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Book Review: Nabokov’s Favorite Word Is Mauve by Ben Blatt

By Michelle Waitzman

Cover of Nabokov’s Favorite Word Is Mauve by Ben BlattCan you tell whether a book was written by a man or a woman, based only on the words the author used? Is the road to hell (or at least to bad writing) paved with adverbs, as Stephen King once claimed? Do American authors write “louder” than British authors? If you’re intrigued by these questions, Nabokov’s Favorite Word Is Mauve will satisfy your curiosity.

Author Ben Blatt uses data journalism to apply statistical analysis to a wide variety of topics. In this book, literary works and bestselling fiction are subjected to his big-data approach, often with surprising results. While this isn’t meant to be an instructional book by any stretch of the imagination, writers and editors might find some of the takeaways applicable to their own work. His statistics on sentence length, repetition, gender balance, and other topics may give readers some additional things to think about when they write or evaluate a novel. But generally, Nabokov’s Favorite Word Is Mauve is simply an interesting and unusual way to look at writing.

Blatt concentrates on works of fiction from the 20th and 21st centuries that are the most highly regarded (according to a number of lists and ratings), plus those that sold the most copies. He does delve back into the 19th century as well, reaching as far into the literary past as Jane Austen’s novels. Blatt uses 1,500 books as his main dataset. He compares these professional works with works of online fanfiction. The fanfiction represents non-professional writing and is used for comparison with the accomplished works in his main dataset.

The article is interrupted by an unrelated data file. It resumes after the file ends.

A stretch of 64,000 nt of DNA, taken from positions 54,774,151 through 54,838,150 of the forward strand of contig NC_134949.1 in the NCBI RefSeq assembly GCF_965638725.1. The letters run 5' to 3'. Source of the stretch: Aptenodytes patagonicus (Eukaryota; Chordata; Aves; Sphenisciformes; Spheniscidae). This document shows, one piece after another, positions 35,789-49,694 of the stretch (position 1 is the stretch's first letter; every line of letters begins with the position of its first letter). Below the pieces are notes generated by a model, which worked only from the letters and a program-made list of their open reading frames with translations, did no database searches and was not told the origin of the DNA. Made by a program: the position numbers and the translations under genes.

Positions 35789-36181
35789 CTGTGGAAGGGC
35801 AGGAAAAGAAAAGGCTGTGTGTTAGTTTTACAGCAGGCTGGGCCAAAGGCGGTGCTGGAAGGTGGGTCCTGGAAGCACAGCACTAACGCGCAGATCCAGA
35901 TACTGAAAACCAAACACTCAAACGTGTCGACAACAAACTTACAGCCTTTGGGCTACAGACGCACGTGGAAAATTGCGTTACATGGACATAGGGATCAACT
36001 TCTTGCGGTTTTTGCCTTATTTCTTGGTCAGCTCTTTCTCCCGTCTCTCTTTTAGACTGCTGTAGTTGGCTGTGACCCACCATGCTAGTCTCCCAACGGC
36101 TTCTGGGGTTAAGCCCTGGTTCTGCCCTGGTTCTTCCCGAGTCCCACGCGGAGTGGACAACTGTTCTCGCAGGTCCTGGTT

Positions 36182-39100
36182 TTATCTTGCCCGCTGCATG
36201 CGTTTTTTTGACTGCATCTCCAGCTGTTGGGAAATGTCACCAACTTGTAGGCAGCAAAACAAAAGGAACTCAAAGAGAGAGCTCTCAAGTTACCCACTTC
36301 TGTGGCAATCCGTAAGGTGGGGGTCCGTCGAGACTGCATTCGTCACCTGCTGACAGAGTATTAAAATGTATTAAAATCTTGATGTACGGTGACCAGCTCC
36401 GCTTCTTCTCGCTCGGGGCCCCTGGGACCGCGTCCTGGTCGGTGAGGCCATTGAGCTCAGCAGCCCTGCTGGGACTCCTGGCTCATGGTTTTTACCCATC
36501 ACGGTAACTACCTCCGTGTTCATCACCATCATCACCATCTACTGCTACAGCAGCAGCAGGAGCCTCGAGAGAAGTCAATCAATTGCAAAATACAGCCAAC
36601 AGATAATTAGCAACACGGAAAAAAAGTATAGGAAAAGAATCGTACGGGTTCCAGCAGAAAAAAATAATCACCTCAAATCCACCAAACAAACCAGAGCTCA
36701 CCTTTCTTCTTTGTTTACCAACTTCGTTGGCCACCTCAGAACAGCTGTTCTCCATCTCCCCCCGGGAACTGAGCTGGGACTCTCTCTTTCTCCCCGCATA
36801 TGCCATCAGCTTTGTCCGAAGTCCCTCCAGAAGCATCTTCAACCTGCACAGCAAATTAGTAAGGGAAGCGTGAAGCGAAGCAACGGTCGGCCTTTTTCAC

Among the topics Blatt explores are some long-standing pieces of advice that authors often receive, and he analyzes whether they have been applied in the novels he examines. For example, he looks at the following advice for authors: avoid using exclamation points, minimize adverbs ending in ly, get rid of clichés, and don’t open a book with a description of the weather (as in, “It was a dark and stormy night…”). He also examines whether authors follow the advice that they give other writers.

He breaks down the content of co-written books to see if the writing style betrays which author did most of the writing. He also looks at authors who have attempted to hide some of their work behind a pen name to determine whether one can, with the use of analytics, discover who wrote the books. In other words, do authors leave their “fingerprints” all over their work even when they’re trying to hide their identity?

As the title suggests, the book uncovers the “favourite” words of many writers. These are words that an author uses in their work much more often than other writers. Of course, some authors’ favourite words are skewed by their limited literary output; for example, J. R. R. Tolkien frequently uses elves, goblins, and wizards, but this comes from analyzing only a few works: The Hobbit and the Lord of the Rings trilogy. For other authors, the list contains some surprises. James Bond author Ian Fleming, for example, made unusually frequent use of the words lavatory, trouser, and spangled.

Nabokov’s Favorite Word Is Mauve is a fun book for those who like to ponder what separates great writers from the rest. Blatt takes readers on a fascinating journey through literature at a microscopic level that most of us would otherwise be unaware of. While data analytics can’t replace the careful attention of a good editor, it can shine a light on common issues that we may not otherwise notice and provide evidence to either back up what we instinctively believe to be true or prove our instincts wrong. And if you’re still wondering about those questions at the beginning of this review, the answers, according to Ben Blatt, are yes, sort of, and yes.

Michelle Waitzman is a freelance non-fiction writer, editor, and proofreader in Toronto. Before she started editing, Michelle survived careers in TV production and corporate communications. Between these, she ran away to live in New Zealand for seven years.

This article was copy edited by Grant Brooks.


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